In Memoriam

Uncle Hugh

Uncle Hugh was not my uncle; he was my Godfather and an occasional though memorable presence in my life. Hugh McClure MB.ChB. was a medical doctor and a Scot. I knew him only during the time that I was a small boy because, I remember, he always spoke to me through a hand puppet who was a monkey from West Africa named Mgumbo. Uncle Hugh was a medical missionary who worked for the Church Missionary Society in the British colony of Sierra Leone.

My Uncle Dave

Uncle Dave was the educated person in the family having attended Ton Sec (Ton-yr-Efail Secondary School) until he was 16. He would know about good Welsh, the language of poetry and song, rather than the argot of homes, streets, shops and mines. Most Welsh speakers of Granny’s generation could neither read nor write Welsh because an English program, known as the Welsh Not (or Knot), had vigorously worked against the native language from the mid-1800s.

My Auntie Lena

Most Welsh people have a lot of Davids in their family. Uncle Dai Middleton was a favorite of mine. He was married to my Auntie Lena. My Auntie Lena was the second child and eldest girl in a family of seven children. Barely a year in age separated Lena from my Mam, and, as they had compatible personalities, they were great pals.


Meg (Margaret) Brimlow was our dear friend for over 30 years. She died in February this year at the age of 95. She would never ever admit her age but from her tales of WWII we knew she was at least a decade older than us. Meg came from the English upper classes and had the accent and mannerisms of her birthright. I called her Lady Jane, initially as a spoof, but, as she never objected, that sobriquet became a mark of respect.


David is a common given name in Wales because St. David or Dewi Sant is the patron saint of the Principality and as much celebrated as St. Patrick in Ireland. The name is usually shortened to Dai. I have five Davids in my family including a son. Uncle Dave’s nickname was “Gwiwer” (Squirrel) which he tolerated but didn’t much like.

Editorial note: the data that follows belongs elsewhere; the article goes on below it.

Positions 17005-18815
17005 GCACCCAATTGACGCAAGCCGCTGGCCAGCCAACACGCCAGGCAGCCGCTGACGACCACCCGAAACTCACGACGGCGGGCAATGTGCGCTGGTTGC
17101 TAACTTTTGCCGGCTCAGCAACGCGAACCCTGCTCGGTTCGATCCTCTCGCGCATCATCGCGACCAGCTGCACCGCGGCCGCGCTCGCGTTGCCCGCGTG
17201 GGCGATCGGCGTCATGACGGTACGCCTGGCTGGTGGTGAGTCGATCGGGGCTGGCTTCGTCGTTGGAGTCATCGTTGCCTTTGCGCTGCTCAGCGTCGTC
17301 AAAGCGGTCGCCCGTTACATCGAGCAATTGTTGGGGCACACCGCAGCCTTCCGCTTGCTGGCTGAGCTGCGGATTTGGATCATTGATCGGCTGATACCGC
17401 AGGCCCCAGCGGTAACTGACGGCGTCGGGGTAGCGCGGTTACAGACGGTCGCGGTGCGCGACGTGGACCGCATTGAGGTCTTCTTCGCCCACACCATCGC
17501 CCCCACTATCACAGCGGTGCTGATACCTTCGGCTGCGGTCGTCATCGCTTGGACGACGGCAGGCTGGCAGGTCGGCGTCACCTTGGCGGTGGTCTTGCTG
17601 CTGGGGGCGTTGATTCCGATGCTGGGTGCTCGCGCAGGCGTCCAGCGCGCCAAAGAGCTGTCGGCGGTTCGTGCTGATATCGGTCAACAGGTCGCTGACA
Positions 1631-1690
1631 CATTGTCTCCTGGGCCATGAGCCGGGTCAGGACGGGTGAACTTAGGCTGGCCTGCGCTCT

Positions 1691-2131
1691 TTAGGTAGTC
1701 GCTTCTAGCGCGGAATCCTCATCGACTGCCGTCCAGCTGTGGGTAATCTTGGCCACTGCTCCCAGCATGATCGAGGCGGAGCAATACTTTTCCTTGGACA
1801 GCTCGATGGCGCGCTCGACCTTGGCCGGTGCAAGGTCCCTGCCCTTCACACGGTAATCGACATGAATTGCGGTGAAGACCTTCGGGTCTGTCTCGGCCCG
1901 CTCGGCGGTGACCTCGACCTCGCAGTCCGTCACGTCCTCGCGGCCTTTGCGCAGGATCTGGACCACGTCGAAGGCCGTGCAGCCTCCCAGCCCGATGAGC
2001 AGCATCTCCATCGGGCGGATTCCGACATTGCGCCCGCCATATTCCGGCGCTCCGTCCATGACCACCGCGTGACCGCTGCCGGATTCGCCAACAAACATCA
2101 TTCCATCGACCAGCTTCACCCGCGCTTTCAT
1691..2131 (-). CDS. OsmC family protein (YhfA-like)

Remembering Keith Young and the Brotherhood

“I don’t know if you heard that Keith Young passed away. Babsy (my sister) told Denny that it was announced in church last Sunday." Church is the St. James Parish Church that we all attended when we were teenagers growing up in Montego Bay, Jamaica. “Denny called to tell me.”

Ben Cooper MD

In medical school, when I was first being groomed and charged with caring for my fellow man, one particular set of encounters stands out as profoundly life influencing. At the core was a charismatic clinician-teacher. He immersed me in study of the nervous system, but more importantly into the deeply affecting human experience of intense and sympathetic engagement with a person seeking help for illness. I left medical school wanting to pursue a career in neuroscience guided by a prime role model of how people should be treated.

The Passing of Lois

I open the newspaper at the obituaries, and a flood of memories arises. Joseph Whitmore, aged 93. I never laid eyes on Joseph. So it was not his death that jolted me, so much as a small comment in the brief notice: loving husband of Vilma, loving father of Greta, and Lois (deceased). Deceased Lois, yes, I remember.